Is all Fayre in business and war down Surrey Street market?

The bunting is out: but does it make any real difference to Surrey Streets established traders?

The bunting is out: but does it make any real difference to Surrey Street’s established traders?

It was the epitome of a mid-summer’s weekend.

The longest day may have been and gone for another year, but the balmy weather offered a mostly perfect setting for a range of community summer events across the borough, even if some needed to dodge thundery showers in the evening.

You can tell it is the height of summer when the flying ants appear, along with the annual fetes and fairs.

There was the low-key dog show organised by a Friends group in a blooming Haling Grove, a hidden gem of a green oasis in South Croydon. The vicious, teeth-bared fight between a couple of participants before the event had got underway showed that this was no dog-day afternoon. Shame there wasn’t an obedience class on the programme.

The blues and jazz festival at Ruskin House pulled in big, family crowds throughout the day and into the evening, and all for a good cause. Keen suburban gardeners up the side of the valley from the Brighton Road threw open the doors of their home on Sunday, and enjoyed some good receipts for Breast Cancer charities from their fascinated neighbours.

And then there was something called the “Surrey Street Summer Fayre” on Saturday.

“None of it makes no difference to us,” said one of the long-established stall-holders on the market when asked about the impact of the “Fayre”.

This was the latest offering from the questionable Portas Town Team, which has managed to squander the thick end of £100,000 of public cash on cake bakes and other ill-considered efforts supposedly to revive the fortunes of Croydon’s historic street market. Even the former chairman of the scheme in Croydon agreed with Mary “Queen of Flops” Portas – the Portas Pilot has been a failure.

So what of this latest “initiative”? “It’s been busy, but that’s just because it ain’t raining,” was the trader’s blunt assessment.

Resentment is growing among the hard-working stall-holders over the manner in which they feel that they have been largely ignored. The loss of their traditional inheritance rights over their pitches is a long-running sore point. Recent efforts by the market management to attract new traders offering cooked food is also distrusted. And the manner in which so much Portas activity, and money, has tended to be directed at Exchange Square – where one of the original Town Team’s officers happens to run a start-up – was seen through long ago.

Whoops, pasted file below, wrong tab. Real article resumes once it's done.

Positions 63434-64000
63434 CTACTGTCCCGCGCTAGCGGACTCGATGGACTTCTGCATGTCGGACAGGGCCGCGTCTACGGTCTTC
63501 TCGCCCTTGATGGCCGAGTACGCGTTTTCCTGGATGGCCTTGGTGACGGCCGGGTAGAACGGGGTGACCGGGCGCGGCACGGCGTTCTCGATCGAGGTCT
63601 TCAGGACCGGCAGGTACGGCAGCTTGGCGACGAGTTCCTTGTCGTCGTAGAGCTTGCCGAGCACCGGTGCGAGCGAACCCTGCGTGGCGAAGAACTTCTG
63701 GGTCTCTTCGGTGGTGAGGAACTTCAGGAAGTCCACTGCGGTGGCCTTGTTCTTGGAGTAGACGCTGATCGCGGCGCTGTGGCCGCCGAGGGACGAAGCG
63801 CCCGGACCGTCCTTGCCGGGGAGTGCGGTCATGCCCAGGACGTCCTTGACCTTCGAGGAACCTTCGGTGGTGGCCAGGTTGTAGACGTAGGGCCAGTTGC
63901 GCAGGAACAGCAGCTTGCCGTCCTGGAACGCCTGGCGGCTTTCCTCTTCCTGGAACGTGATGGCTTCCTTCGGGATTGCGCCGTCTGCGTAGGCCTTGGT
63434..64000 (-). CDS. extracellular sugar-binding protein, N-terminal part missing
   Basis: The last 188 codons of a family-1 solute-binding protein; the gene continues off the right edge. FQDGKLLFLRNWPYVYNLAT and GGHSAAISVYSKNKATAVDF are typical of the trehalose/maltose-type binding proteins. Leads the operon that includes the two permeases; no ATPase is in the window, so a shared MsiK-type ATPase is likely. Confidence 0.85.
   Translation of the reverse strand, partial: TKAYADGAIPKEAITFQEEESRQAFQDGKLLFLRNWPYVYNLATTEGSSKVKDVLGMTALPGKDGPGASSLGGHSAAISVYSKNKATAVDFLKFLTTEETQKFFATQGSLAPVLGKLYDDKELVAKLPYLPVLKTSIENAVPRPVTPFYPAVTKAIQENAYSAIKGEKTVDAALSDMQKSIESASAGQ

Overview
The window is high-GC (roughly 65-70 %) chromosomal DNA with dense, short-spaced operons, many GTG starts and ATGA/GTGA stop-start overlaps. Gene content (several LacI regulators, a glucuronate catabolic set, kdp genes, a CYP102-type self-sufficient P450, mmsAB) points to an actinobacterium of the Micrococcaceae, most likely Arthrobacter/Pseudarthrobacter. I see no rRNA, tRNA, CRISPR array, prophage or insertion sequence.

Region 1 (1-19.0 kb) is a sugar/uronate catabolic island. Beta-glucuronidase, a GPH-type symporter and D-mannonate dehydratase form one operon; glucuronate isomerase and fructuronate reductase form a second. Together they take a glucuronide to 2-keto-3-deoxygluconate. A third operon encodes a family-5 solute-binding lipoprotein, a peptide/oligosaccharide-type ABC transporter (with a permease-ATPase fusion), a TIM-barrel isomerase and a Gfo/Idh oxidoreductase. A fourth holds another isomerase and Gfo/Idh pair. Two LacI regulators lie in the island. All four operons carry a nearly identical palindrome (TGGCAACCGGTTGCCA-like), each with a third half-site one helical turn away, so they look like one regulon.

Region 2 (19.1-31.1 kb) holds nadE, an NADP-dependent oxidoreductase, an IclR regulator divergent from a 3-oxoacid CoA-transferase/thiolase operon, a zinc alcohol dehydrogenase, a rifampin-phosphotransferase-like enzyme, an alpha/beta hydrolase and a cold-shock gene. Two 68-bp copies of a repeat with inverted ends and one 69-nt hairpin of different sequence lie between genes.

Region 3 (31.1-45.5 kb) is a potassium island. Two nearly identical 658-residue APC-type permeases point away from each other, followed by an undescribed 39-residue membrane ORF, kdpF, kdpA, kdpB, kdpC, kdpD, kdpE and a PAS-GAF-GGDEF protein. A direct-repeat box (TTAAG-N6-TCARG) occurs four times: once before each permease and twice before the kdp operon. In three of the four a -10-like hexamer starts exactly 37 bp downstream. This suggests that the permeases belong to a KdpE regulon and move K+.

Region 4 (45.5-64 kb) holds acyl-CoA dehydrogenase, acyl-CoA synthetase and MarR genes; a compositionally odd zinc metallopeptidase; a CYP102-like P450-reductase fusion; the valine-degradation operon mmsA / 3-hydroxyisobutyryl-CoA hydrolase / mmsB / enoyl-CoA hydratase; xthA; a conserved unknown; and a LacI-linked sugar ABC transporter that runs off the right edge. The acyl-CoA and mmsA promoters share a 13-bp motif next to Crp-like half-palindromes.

“They don’t ask us,” said another trader on Surrey Street. “They never have.”

In the Dog and Bull, at the fulcrum of the street market, the regulars filled the bar area, while all the tables in the large beer garden were busy throughout the afternoon, as burgers and other food was being served. With the backing of Young’s brewery, the pub has been more fortunate that many other Surrey Street businesses in being able to benefit from some serious investment. So having public money spent to promote new, rival businesses by the Portas group may not be entirely welcome.

There are some, perhaps more effective, changes coming in Surrey Street. Roy Wayre has been appointed as the market’s development manager. He has connections with Jo Negrini, the council’s planning chief, through having worked together in local authorities in east London. Wayre is keen on managing the market’s rubbish better, by getting perishable stuff off to local allotments, which should please the ecologically aware Transition Town people. Most important of all, Wayre has a good reputation for promoting markets, something Surrey Street has lacked for too long.

In truth, the Surrey Street Summer Fayre was a pretty desolate affair by mid-afternoon. A few strands of Union Jack bunting strung between the buildings is hardly transformational. The poor Scouts on the first two stalls at the top end of the market looked worse than bored. But at least they had hired a plot or two. A number of the stalls and expensively acquired gazebos were left unoccupied, the vacancy disguised with a few Croydon Council leaflets strewn across a table.

Kids’ entertainment – face paint, a children’s entertainer jumping up and down to some taped music, and “farm” animals all the way from… Rotherhithe – kept a few under-sixes delighted for a while. But yet again, the focus of a Portas event was in an otherwise empty Exchange Square. Down the market with the “real” traders towards Church Street, it was business as usual.

Some locals complained that they had not heard about the Summer Fayre (clearly, they need to read Inside Croydon more often), but they really need not have worried. They did not miss much; meanwhile, the seasonal fruit and veg – Surrey Street’s USP – was as outstanding as ever and terrific value, and it will be there again today and tomorrow, just as it always has been.

(HT for the video on this page to local residents’ association’s Sarah Wickens)

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1 Response to Is all Fayre in business and war down Surrey Street market?

  1. catswiskas says:

    Thank you to everyone who supported the Ruskin House event. I hope that the first-timers’ all fell in love with this magic musical day in the ‘secret’ garden, just like I did first time. See you all next year? Don’t forget: the Folk and Blues Club meet every Sunday evening throughout the year. Only £2 entry which includes entry into a raffle. Very reasonable bar too (a unique timepiece, stuck in a ’70’s time warp). There is a vintage film club every 3rd Saturday in the month too.

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